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Farmers stuck with rotting produce as coronavirus scrambles supply chains: It’s ‘really weird right now’

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A soy and pea farmer looks bewildered (Shutterstock).

The coronavirus outbreak has disrupted supply chains and wasted billions of dollars of food.

Farmers from California to Florida have a surplus of highly perishable food that would normally go to restaurants, schools, stadiums, theme parks and cruise ships — but those have been closed or restricted by social distancing guidelines, reported The Guardian.

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“What’s really weird right now in the supply chain is the grocery stores seem to be pretty heavy on product, farmers are throwing away stuff, and food banks are full,” said Brent Erenwert, CEO of the Houston-based Brothers Produce. “We don’t know where the demand lies.”

Farmers could lose up to $1.32 billion from March to May, according to National Sustainable Agriculture Coalition.

“Retail cannot absorb it,” said Florida farmer Paul Allen. “Whatever else you’ve got just goes unharvested and you’ve got to mulch it back into the ground.”

That surplus is going wasted as food banks are facing record demand and grocery stores struggle to keep shelves stocked, but the outbreak has scrambled supply chains and forced farmers to find new ways to get their goods to market.

Preparing and packaging food for retail is much different than wholesale, and packaging and shipping food on trucks is a costly new problem for farmers.

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“This is really having a disproportionate effect on warm weather states and smaller farms,” said Kara Heckert, a regional director for the American Farmland Trust. “It was kind of an overnight shift to at least a significant portion of the food system.”

Farmers who ship food directly to consumers have seen their business thrive, and some farm delivery programs have waiting lists hundreds of names long.

“Some consumers don’t feel safe going to the grocery store, unfortunately, because of too many people being there,” said Erenwert, whose company started shipping food directly to customers after the pandemic hit. “I know how to get that product safely to a consumer’s hand. The biggest thing was to keep my employees’ jobs and keep the supply chain moving – because if people see the supply chain stop, they go into even more of a panic.”

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Farmers would like to get their surplus produce to food banks and charities, but they aren’t set up to warehouse large amounts of perishable food.

“We’re working with the state to try to get it to charities,” Allen said, ‘but quite frankly, a lot of those avenues are full. They can’t absorb it all, no way.”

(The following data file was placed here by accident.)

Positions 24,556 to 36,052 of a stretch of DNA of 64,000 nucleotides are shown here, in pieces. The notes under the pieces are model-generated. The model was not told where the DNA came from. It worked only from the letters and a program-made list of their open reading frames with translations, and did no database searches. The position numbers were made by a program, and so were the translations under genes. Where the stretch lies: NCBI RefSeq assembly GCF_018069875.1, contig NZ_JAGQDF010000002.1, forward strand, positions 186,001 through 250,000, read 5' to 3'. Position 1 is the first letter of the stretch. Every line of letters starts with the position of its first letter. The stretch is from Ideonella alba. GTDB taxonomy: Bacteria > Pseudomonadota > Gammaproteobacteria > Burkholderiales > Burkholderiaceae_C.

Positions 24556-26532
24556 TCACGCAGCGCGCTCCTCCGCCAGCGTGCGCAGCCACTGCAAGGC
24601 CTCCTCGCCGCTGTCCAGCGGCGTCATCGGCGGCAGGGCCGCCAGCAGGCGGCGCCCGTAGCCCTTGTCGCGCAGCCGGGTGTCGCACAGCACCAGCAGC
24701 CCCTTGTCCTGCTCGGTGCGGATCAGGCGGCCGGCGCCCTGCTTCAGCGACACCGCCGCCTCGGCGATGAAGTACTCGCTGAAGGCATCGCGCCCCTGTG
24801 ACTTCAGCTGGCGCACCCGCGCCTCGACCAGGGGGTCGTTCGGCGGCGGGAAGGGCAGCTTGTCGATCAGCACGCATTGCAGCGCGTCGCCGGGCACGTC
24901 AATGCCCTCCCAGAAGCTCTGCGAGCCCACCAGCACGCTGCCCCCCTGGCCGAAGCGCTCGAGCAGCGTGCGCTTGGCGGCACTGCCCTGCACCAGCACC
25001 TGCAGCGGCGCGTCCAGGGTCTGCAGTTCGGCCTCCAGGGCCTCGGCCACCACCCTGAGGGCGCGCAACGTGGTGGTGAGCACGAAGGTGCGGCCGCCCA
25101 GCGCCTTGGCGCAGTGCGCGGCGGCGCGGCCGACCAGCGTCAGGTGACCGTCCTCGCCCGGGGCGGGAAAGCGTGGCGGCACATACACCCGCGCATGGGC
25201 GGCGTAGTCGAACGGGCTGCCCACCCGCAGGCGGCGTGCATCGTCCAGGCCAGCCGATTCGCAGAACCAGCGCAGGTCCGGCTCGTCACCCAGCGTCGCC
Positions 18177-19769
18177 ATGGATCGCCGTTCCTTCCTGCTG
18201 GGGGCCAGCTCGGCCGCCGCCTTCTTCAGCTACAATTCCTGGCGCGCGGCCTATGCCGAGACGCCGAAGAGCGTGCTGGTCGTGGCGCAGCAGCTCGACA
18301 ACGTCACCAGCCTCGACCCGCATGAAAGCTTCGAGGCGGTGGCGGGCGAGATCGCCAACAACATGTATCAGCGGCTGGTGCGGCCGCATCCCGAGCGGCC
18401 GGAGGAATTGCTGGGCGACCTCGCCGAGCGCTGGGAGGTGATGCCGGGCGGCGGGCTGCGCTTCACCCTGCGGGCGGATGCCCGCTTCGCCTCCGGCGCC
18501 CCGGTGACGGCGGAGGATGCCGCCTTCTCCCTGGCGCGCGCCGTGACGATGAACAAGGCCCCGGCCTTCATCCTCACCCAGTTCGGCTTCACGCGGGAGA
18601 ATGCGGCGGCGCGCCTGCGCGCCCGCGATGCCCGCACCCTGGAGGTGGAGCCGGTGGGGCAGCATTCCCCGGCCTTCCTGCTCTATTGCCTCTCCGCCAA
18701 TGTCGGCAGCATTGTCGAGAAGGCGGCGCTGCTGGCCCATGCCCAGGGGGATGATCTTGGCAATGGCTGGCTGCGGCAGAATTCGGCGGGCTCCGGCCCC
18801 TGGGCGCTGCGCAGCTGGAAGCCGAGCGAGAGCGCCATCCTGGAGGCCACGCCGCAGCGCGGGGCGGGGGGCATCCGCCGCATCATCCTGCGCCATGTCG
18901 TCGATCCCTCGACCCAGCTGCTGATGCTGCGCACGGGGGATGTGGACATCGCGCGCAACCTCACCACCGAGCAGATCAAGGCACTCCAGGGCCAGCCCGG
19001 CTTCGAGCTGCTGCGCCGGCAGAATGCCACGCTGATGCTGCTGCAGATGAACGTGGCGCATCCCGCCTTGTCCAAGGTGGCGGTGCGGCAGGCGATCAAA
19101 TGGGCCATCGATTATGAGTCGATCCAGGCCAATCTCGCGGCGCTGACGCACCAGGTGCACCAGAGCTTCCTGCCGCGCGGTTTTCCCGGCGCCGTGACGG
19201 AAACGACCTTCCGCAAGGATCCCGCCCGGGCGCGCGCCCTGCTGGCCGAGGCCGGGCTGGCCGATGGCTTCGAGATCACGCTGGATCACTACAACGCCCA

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Moon may be richer in water than thought — and it could help propel humans farther from earth

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There may be far more water on the Moon than previously thought, according to two studies published Monday raising the tantalising prospect that astronauts on future space missions could find refreshment -- and maybe even fuel -- on the lunar surface.

The Moon was believed to be bone dry until around a decade ago when a series of findings suggested that our nearest celestial neighbour has traces of water trapped in the surface.

Two new studies published in Nature Astronomy on Monday suggest there could be much more water than previously thought, including ice stored in permanently shadowed "cold traps" at lunar polar regions.

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Asymptomatic coronaagvirus sufferers lose antibodies sooner: study

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Asymptomatic coronavirus sufferers appear to lose detectable antibodies sooner than people who have exhibited Covid-19 symptoms, according to one of the biggest studies of its kind in Britain published on Tuesday.

The findings by Imperial College London and market research firm Ipsos Mori also suggest the loss of antibodies was slower in 18–24 year-olds compared to those aged 75 and over.

Overall, samples from hundreds of thousands of people across England between mid-June and late September showed the prevalence of virus antibodies fell by more than a quarter.

The research, commissioned by the British government and published Tuesday by Imperial, indicates people's immune response to Covid-19 reduces over time following infection.

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2020 Election

Early voting to be hit by heavy rain and flooding as Hurricane Zeta barrels towards the Gulf Coast

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Hurricane Zeta is expected to make landfall near Louisiana's border with Mississippi on Wednesday evening as campaigns work to get supporters to the polls and convince any undecided voters to back their candidate.

"Hurricane conditions and life-threatening storm surge are possible along portions of the northern Gulf Coast on Wednesday, and Storm Surge and Hurricane Watches are in effect," the National Hurricane Center warned.

"Between Tuesday night and Thursday, heavy rainfall is expected from portions of the central Gulf Coast into the southern Appalachians and Mid-Atlantic states near and in advance of Zeta. This rainfall will lead to flash, urban, small stream, and minor river flooding," the center explained.

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